Butterflies, members of the superfamily of species known as “Papilonoidea,” are small, flying insects. An old group of insects, there are butterfly fossils that date back to the Paleocene period, some 56 million years ago.
The typical moth goes through a four-stage life cycle, part of which is the much-romanticized metamorphosis from caterpillar to butterfly. They are like moths and are known for their large variation of colors and patterns. Some butterflies even make use of camouflage and mimicry of their surroundings to conceal themselves from predators.
They sometimes fall victim to a range of small animals that consider them a food source, but what do butterflies eat? Let’s explore the interesting diet of these majestic creatures.
Butterfly Eating Patterns (What Do Butterflies Eat?)
The first thing to note is that due to their unique life cycle, butterflies have a different diet when they are in their caterpillar stage and their adult stage.
As caterpillars, they are herbivores. They consume plant matter to support their growth into their adult butterfly stage. They have powerful jaws and mouths that enable them to chomp down on leaves from many kinds of plants.
This includes herbaceous plants (known commonly as forbs). This category of plant life refers to any low-growing plants that bear seeds to propagate (basically, anything that isn’t grass or a tree). Caterpillars, for their part, like to feast on violets, clovers, dandelions, nettles, sunflowers, burdock, and other varieties of wild plants. In a garden, they will go for favorites like spinach, cabbage, and similar kinds of greens and garden herbs.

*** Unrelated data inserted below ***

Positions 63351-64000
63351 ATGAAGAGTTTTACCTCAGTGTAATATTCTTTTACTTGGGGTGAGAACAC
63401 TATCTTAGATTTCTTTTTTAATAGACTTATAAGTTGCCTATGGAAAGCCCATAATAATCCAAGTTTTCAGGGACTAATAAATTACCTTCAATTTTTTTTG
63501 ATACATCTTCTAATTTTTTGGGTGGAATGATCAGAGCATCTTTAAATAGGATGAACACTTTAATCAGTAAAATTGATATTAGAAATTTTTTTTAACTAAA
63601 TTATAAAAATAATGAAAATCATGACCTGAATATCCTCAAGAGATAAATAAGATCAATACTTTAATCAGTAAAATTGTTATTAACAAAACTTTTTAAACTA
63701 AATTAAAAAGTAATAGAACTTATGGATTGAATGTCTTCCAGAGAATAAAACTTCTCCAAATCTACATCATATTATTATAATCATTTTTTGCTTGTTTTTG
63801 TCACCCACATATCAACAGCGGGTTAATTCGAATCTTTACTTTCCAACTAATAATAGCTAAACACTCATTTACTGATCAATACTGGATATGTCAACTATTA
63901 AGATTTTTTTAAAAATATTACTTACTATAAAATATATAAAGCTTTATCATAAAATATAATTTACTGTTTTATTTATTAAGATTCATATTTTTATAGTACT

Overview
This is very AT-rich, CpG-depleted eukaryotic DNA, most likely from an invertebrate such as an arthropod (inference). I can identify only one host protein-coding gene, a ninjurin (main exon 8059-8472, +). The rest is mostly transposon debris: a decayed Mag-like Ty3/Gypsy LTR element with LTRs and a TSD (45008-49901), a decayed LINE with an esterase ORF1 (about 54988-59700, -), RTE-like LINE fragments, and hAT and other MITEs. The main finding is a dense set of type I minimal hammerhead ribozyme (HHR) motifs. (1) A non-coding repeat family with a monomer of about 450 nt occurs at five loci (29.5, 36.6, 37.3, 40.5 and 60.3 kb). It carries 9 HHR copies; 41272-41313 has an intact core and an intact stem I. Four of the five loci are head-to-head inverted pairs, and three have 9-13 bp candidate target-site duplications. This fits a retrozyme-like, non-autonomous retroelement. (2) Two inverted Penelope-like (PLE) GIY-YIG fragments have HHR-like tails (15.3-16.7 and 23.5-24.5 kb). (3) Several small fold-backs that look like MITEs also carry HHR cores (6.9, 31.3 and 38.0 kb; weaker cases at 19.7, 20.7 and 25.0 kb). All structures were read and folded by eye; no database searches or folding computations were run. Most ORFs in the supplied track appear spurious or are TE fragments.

Their diet is not limited to these kinds of plants, though. Though they prefer broad-leafed plants, they will also go after grains and grasses. They may choose to consume wild grass or go for the leaves of grains like corn and barley.
Caterpillars prefer sticking close to the ground in many cases, but in situations where they must, say if food is scarce or they are born somewhere without plentiful pastures, they will take to the trees. Here, they go for tree leaves. They prefer things like maple, elm, birch, and the like. Only in the direst circumstances will most caterpillar species go for fruit trees and “landscaping plants,” but if they must do it to survive, they will.
This overview, of course, is a generalization, and some particulars of caterpillar diets will vary from species to species. Viceroy caterpillars, for instance, will go for some fruit tree varieties, particularly apple and cherry. Mourning Cloak caterpillars, on the other hand, will stick to elm, poplar, and willows for their diet. You can find a more complete listing of the variation between caterpillar species here.
Note that these caterpillars prefer their “host plants” as they need these to obtain the proper nutrients to thrive. In some cases, caterpillars won’t eat if they don’t have access to their preferred plants, and that the plants they normally much on might even vary from region to region.